But bringing this back to Crunch's assertion of an unlimited right to self-defense, I'm not sure how an argument for such a thing can be coherently framed. I can understand it as something that someone might arrogate to themselves, but if one attempts (again, as I generally do) to frame it in reverse as a public obligation, it very rapidly appears monstrous.

Fenring

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« Reply #131 on: June 06, 2022, 12:21:43 AM »
But bringing this back to Crunch's assertion of an unlimited right to self-defense, I'm not sure how an argument for such a thing can be coherently framed. I can understand it as something that someone might arrogate to themselves, but if one attempts (again, as I generally do) to frame it in reverse as a public obligation, it very rapidly appears monstrous.

To avoid a protracted rabbit hole (and assuming I'm invited to continue my own line while Crunch may separately engage in his) I'll just focus on this. If we use the two maneuvers mentioned above (1) frame it as an agreement amongst enlightened people, rather than as a baked-in fact of the universe, and (2) reverse the direction so that it's an obligation toward others rather than something one demands for oneself, then we could get to this perhaps: that a right to self-defense should properly be called the obligation to ensure that your neighbor is not rendered helpless against his will. This would give room for a few cases:

-Your neighbor does not want to physically protect or defend himself. In this case being rendered helpless would not be against such a person's will. Then you need do nothing. Let's call this person a pacifist.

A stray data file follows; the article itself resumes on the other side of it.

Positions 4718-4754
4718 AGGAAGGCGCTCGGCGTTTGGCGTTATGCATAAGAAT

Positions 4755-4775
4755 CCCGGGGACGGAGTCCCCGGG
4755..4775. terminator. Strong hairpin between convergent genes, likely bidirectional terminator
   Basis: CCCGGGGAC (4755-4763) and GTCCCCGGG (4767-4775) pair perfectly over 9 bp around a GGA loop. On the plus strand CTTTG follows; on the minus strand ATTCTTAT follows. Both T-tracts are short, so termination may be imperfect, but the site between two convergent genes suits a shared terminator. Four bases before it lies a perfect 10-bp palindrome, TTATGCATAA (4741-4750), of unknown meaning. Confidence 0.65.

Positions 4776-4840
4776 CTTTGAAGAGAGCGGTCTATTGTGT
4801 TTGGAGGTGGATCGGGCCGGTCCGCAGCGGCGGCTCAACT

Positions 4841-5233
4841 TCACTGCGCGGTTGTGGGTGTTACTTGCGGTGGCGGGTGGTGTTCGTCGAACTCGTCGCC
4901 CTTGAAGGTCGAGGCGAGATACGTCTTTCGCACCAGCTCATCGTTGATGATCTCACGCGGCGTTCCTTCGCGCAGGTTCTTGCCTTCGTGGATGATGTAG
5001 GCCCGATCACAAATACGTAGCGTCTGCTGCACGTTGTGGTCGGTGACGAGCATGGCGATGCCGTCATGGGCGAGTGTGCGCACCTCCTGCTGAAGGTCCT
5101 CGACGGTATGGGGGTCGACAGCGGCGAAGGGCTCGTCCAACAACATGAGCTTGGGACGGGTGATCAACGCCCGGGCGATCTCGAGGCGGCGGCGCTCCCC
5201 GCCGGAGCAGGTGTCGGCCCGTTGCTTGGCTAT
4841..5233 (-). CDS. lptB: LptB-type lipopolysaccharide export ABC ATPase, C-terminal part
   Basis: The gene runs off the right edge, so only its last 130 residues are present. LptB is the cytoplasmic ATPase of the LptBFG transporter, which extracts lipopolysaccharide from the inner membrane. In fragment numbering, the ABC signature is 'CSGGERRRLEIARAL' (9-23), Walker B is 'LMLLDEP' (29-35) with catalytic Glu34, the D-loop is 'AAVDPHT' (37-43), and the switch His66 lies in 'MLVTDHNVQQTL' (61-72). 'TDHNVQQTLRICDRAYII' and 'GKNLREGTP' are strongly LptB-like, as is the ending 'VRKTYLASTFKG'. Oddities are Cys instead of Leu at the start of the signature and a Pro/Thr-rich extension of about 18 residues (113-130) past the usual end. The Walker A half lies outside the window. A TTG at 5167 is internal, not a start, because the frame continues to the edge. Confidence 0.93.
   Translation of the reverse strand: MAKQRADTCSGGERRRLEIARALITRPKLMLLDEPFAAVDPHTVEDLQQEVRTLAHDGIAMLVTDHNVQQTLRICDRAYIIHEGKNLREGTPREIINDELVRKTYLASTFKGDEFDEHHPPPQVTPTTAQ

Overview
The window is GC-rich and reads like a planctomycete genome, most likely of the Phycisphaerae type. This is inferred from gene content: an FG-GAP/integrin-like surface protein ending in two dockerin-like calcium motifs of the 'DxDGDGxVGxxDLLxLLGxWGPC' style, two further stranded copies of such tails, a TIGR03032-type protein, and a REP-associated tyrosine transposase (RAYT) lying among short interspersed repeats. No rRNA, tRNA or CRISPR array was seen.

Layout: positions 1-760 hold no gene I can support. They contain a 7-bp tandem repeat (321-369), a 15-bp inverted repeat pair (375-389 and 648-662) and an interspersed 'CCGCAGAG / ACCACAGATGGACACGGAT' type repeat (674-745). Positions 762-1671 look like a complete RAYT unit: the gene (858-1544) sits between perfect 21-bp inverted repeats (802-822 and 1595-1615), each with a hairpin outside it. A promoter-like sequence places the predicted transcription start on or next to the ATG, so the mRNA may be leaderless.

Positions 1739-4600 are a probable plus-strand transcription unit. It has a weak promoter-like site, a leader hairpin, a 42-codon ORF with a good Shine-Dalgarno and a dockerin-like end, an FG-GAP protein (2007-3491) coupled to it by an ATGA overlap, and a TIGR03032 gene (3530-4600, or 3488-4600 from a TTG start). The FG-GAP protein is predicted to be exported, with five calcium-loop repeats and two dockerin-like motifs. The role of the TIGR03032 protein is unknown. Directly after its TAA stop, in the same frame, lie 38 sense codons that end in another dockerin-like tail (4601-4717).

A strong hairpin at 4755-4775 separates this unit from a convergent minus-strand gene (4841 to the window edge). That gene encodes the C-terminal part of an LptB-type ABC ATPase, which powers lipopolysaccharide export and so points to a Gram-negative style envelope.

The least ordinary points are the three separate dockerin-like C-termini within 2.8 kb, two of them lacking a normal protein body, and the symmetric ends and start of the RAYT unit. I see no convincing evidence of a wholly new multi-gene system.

-Your neighbor would like to be able to physically fend off aggressors as the case may be; in this case your duty would be to ensure he is not restrained from doing so (by law, by physical force, or by threat). Let's call this person a pragmatist.

The third case is curious:

-Your neighbor does not want to engage in violence at all, nor does he want violence employed against him. In short he doesn't want to be helpless, and also doesn't want to have to use force.

In case #3 your neighbor cannot be allowed to be rendered incapable of defending himself, but as his priority is to avoid violence entirely you would need to additionally (as your neighborly duty) take steps to avoid on his behalf any aggression. And this neighbor we might call an enlightened thinker, in the sense that he doesn't want the problem framed in terms of who can do violence to whom.

And I think there is room here to argue that the "right to self-defense" framed with the initial 2 criteria (social agreement, and duty) could therefore possibly get us to a destination where it becomes your obligation and duty to your neighbor to see to it that threats to people in general are minimized. So rather than it being an in-person duty that takes place in a physical scenario, it would become a duty related to systemic operation in the society. So long as you are ensuring the person is not rendered helpless against their will I would say this fulfills the obligation toward that person's physical security. That the person in question may or may not wield actual weapons in the process would be incidental and not core to this proposition.

If we see it this way then the 'right to bear arms' would only be a special case of the obligation to your neighbor's physical security from attack, where there are scenarios you cannot help with. So it would be a pragmatic band-aid. Like for instance, even if the society was a utopia one could not account for the odd lunatic who acted irrationally even though he had everything he wanted. In such cases he might attack someone else for no discernable reason, and the person assailed might feel incapable of defending himself without a weapon.

But let's look for a moment at the more likely argument: that a person wants to defend themselves with firearms because they actually do not trust their neighbor to fulfill their duty to assure their safety. The recent school shooting where the police stood by and did nothing would be an example of a loss of public trust in the general notion that 'someone' is looking out for them. And in Crunch's defense, it's difficult to define how much of the stated 'right to self-defense' exists in context of a general lack of trust in others to do what's right. If that's true then it means this right, if it is a social agreement, can't be defined in a vacuum.

Crunch